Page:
Archive for the 'Naval Academy' Category

Jul 13

Drink to the Foam: The Navy’s Extensive History with Alcohol

Friday, July 13, 2018 12:01 AM

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If you decided to sign up as a seaman in the U.S. Navy 156 ago today, you would have found a “gill of spirits”– about a quarter pint of hard liquor– included in your daily food ration. The day after swearing in, however, you may have wound up disappointed: on 14 July 1862, Congress passed a law which banned spirit rations and required sailors to purchase their own liquor. Sailors were compensated with a 5-cent increase in daily pay. Congress’ abolition of the spirit rations marks an early episode in the tumultuous, centuries-long relationship between alcohol and the U.S. Sea… Read the rest of this entry »

 
Jul 2

Women in Aviation: an Uplifting Tradition

Monday, July 2, 2018 3:22 PM

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On the anniversary of Amelia Earhart’s disappearance, we remember the women who made female aviation possible. Eighty-one years ago today, Amelia Earhart disappeared over the Pacific Ocean during an attempt to circumnavigate the globe. In a society where women’s capacities to physically and mentally cope with the rigors of aviation faced heavy scrutiny, Earhart overcame barriers and established new standards to pave the way for women in the field. After first flying in an airplane in 1920, she worked odd jobs to purchase her own aircraft and received an international pilot’s license in 1923. Earhart set about breaking altitude and… Read the rest of this entry »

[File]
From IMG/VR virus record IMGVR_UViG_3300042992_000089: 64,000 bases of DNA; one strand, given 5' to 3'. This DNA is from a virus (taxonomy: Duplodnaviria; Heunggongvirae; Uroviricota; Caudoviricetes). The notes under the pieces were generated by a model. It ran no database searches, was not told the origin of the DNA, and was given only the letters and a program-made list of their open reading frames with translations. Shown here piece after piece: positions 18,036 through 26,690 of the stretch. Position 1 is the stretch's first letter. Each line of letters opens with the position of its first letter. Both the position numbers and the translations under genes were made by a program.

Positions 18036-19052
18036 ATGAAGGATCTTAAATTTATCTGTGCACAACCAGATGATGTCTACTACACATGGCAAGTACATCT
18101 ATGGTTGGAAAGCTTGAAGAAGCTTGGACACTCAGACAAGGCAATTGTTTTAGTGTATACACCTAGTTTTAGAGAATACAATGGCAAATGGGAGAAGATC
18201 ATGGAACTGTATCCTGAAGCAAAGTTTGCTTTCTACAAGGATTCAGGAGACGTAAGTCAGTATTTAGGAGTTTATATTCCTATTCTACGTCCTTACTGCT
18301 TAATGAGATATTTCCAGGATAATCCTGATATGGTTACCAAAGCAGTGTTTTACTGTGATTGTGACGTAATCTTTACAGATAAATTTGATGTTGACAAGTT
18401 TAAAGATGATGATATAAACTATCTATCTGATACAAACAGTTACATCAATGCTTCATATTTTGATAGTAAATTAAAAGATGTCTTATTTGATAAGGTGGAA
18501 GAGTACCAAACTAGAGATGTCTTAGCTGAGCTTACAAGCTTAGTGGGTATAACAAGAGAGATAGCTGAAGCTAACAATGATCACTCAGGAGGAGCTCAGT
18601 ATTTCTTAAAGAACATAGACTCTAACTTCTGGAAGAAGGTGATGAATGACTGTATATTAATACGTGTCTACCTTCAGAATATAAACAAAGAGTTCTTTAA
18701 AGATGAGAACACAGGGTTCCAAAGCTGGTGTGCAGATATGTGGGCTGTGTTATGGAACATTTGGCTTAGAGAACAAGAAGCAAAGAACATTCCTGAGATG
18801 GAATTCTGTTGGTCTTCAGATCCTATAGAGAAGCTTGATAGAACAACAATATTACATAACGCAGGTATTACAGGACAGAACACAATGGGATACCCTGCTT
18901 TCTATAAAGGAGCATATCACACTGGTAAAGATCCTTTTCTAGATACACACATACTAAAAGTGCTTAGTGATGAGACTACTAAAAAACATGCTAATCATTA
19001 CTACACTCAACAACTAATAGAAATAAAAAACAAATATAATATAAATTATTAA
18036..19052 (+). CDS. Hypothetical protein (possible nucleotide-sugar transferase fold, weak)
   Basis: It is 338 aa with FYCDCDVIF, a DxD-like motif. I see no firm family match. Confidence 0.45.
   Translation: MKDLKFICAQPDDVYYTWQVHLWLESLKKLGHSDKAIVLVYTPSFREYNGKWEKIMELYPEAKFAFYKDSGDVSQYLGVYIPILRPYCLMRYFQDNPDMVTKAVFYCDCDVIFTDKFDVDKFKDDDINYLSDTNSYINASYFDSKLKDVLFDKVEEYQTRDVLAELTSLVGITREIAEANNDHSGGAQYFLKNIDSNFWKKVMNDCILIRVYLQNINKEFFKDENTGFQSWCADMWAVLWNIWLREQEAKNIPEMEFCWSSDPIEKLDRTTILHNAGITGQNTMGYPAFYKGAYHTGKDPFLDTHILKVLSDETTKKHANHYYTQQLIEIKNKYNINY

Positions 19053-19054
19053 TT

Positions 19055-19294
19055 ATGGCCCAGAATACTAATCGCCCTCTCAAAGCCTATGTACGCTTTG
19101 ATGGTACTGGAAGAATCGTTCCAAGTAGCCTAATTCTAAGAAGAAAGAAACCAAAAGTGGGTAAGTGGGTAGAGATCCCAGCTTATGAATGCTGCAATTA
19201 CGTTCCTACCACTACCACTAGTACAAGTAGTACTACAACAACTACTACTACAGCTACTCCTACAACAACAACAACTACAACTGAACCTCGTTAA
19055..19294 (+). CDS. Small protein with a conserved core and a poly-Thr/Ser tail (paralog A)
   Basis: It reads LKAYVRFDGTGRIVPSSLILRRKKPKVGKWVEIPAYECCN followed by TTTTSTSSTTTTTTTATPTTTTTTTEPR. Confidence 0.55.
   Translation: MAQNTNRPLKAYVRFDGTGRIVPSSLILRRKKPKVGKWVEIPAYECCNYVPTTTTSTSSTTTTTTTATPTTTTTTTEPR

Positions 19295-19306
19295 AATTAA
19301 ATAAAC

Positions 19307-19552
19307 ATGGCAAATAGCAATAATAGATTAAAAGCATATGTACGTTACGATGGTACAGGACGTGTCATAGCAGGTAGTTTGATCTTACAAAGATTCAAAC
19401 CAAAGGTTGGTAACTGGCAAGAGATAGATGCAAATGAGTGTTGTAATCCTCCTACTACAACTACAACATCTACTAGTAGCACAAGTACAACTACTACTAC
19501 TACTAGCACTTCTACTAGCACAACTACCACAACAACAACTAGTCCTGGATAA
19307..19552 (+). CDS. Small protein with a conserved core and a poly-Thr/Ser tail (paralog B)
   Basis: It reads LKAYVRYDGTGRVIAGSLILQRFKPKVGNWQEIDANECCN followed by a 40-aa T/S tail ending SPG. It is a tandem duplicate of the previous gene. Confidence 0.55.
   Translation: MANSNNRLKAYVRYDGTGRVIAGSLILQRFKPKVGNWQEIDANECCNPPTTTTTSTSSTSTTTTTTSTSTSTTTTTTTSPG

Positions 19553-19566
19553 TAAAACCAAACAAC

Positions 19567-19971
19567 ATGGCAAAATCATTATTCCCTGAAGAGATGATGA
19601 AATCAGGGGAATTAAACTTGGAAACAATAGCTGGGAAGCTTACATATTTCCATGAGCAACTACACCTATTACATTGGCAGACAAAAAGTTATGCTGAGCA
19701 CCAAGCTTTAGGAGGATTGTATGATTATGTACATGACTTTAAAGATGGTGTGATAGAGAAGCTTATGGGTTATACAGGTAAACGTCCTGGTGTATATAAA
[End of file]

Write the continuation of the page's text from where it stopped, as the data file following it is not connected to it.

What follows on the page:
Jun 5

LCDR Wesley Brown, the First African American Graduate of the USNA

Tuesday, June 5, 2018 12:01 AM

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Lieutenant Commander Wesley Brown, Civil Engineer Corps, U.S. Navy (Retired)

  This oral history is particularly noteworthy, because it provides personal recollections from the first African-American graduate of the U.S. Naval Academy. Brown entered the Academy in 1945, a century after the institution was founded, and graduated in 1949. A handful of black midshipmen had previously been appointed to the school in Annapolis, but all were either pushed out or left of their own volition prior to graduation. Brown spent his youth in Washington, D.C., where he attended segregated Dunbar High and had part-time jobs working for the Navy and Howard University. He was able to succeed at the Naval Academy through a combination… Read the rest of this entry »

 
May 22

The Diligence of the Blue Angels

Tuesday, May 22, 2018 12:01 AM

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It’s that time of year once again, dear reader: Graduation Week. Lots of speeches, potlucks with family, and celebrations are held around the country to commemorate the completion of years of hard work for students young and old. And with everyone wanting to make these celebrations special, it’s no surprise that the Naval Academy goes all out for this event. Which brings me to my topic for this blog post: The Blue Angels. Tomorrow the windows of my building will rattle as the Blue Angels zip by on practice runs for their Wednesday performance. If I go out to the… Read the rest of this entry »